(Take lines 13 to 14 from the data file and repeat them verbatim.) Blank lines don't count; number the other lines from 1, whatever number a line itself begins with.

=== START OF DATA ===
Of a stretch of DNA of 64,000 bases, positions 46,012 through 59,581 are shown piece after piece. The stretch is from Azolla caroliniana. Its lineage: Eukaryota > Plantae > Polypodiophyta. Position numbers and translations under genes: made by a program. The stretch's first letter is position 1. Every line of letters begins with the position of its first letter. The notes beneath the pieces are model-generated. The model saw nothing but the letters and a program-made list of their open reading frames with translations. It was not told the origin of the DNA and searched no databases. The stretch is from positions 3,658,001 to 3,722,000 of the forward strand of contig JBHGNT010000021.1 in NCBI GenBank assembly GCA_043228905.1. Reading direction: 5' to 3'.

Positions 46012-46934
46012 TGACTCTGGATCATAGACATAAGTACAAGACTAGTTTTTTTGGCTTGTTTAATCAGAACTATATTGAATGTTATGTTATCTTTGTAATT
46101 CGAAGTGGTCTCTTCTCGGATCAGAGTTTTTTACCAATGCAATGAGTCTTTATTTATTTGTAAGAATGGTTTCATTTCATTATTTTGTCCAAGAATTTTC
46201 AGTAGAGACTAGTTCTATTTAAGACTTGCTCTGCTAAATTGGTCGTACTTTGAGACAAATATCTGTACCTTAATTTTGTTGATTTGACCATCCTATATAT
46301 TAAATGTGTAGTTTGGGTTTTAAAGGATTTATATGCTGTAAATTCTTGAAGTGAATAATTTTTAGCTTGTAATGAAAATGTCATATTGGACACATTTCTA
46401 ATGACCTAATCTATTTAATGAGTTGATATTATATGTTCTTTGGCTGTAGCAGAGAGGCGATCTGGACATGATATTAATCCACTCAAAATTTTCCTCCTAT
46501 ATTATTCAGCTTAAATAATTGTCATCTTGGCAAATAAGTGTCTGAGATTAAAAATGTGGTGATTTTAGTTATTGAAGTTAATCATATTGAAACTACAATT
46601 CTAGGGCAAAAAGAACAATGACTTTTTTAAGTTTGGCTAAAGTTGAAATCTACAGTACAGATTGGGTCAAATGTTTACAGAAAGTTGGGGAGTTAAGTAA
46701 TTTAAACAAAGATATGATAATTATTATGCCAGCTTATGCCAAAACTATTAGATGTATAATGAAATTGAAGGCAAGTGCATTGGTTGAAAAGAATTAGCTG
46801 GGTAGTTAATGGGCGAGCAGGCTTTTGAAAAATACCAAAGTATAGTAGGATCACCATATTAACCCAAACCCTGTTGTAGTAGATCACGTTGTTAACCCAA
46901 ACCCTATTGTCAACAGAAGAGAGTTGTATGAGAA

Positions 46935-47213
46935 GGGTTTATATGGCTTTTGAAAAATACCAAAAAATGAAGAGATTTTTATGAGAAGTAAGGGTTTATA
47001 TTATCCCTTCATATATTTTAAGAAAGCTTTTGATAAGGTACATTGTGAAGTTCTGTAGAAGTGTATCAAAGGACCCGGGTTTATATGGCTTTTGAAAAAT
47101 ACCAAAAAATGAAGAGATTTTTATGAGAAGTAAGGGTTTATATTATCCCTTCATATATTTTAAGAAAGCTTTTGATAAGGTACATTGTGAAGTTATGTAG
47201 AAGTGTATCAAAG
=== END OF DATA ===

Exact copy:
Positions 46935-47213
46935 GGGTTTATATGGCTTTTGAAAAATACCAAAAAATGAAGAGATTTTTATGAGAAGTAAGGGTTTATA